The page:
Addressing the woes of expat workers
Foreign Minister Dr AK Abdul Momen on Sunday said a handful of countries is planning to deport undocumented Bangladeshis back home. The minister issued the statement after an inter-ministerial meeting at the Ministry of Expatriates' Welfare and Overseas Employment in the capital.
However, bringing back so many undocumented Bangladeshis in these tough times is a difficult task indeed. Hundreds of Bangladeshis were sent back home from different countries due to various reasons such as absence of valid documents, paucity of jobs and overstay. If a person stays in a country without any valid job permit, he or she will be arrested by police and sent back home. Drives against illegal immigrants had been going on in different countries for the last few years. Bangladeshis had gone to various countries since 1976 in search of greener pastures. Armed with adequate skills many got suitable jobs and changed their lot.
Many others failed to do so and returned to their home pauperized.
About one-third of the immigrants found their employment in Saudi Arabia alone. The remittances sent by Bangladeshi expatriates contributed immensely to the economy of the country over the past few years. Whatever, it is encouraging to note that the government wants to resolve the matter on a case by case basis.
But the situation is now wobbly due to the outbreak of Coronavirus pandemic. The silver lining is that the countries sheltering undocumented Bangladeshi expatriates are not unsympathetic to them due to good relations with Bangladesh. None can guarantee the continuity of stable remittance inflow to the country. In the past Malaysia deported a huge number of undocumented Bangladeshi workers triggering concern among the near and dears of the victims.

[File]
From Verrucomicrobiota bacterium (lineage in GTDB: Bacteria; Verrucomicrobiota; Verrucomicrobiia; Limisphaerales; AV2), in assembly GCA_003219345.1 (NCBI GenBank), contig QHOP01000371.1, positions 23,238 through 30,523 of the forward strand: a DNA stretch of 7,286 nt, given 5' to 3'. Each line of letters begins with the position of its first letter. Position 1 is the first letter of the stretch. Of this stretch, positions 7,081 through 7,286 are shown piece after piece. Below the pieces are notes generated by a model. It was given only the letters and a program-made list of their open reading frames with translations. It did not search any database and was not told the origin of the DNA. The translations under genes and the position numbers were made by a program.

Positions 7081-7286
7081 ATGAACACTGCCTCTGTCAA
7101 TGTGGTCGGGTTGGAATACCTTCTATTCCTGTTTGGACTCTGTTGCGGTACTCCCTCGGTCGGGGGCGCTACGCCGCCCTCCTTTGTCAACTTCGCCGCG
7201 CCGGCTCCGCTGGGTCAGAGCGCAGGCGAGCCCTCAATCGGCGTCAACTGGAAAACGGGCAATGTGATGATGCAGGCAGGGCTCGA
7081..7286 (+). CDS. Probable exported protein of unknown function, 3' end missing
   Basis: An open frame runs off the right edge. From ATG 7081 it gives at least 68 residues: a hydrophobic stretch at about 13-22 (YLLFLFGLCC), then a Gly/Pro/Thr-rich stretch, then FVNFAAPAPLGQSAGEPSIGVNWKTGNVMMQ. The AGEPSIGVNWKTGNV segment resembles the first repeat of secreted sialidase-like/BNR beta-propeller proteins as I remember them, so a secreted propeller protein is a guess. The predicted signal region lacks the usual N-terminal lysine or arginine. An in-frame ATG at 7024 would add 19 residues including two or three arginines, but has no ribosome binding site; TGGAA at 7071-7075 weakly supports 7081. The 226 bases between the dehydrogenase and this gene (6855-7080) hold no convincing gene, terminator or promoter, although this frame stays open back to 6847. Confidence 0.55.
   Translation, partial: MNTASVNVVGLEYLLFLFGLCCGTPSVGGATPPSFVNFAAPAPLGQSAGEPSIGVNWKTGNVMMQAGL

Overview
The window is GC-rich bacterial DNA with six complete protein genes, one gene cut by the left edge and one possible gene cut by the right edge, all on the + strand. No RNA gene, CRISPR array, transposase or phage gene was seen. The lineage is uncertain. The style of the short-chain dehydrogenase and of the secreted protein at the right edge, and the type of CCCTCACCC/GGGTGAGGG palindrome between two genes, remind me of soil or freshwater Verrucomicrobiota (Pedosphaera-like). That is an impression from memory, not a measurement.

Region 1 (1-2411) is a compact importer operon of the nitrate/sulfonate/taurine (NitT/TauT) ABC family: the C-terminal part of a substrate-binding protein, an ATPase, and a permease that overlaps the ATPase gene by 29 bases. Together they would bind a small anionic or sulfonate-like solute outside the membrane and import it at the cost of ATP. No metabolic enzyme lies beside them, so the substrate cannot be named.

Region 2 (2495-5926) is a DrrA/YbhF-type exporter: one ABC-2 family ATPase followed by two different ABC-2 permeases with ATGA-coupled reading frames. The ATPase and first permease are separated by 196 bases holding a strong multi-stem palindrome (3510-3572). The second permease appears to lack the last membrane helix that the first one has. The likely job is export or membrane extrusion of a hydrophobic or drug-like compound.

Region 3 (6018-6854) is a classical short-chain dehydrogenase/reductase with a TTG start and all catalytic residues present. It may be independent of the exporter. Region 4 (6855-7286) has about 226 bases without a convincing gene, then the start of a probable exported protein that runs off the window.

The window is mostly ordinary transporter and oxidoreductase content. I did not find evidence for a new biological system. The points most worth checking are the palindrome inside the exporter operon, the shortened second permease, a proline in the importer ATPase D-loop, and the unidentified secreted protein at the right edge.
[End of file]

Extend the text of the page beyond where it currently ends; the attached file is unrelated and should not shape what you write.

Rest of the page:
Since unemployment problem is becoming acute in our country - there are reasons to be worried about the sufferings of Bangladeshi migrants abroad. The government should take pragmatic measures to solve the problems of expatriate workers.
Reintegration programme should be launched for the returning workers to help them lead a normal life. The relevant authorities should also ensure sustainable labour migration to check such unsuccessful migration. The situation warrants a well thought-out policy.
Most importantly, during a global disaster period as now, the government must attempt to concentrate its focus to prevent the pandemic outbreak and simultaneously diplomatically resolve the issue with other countries through buying a little more time, until the health crisis is over.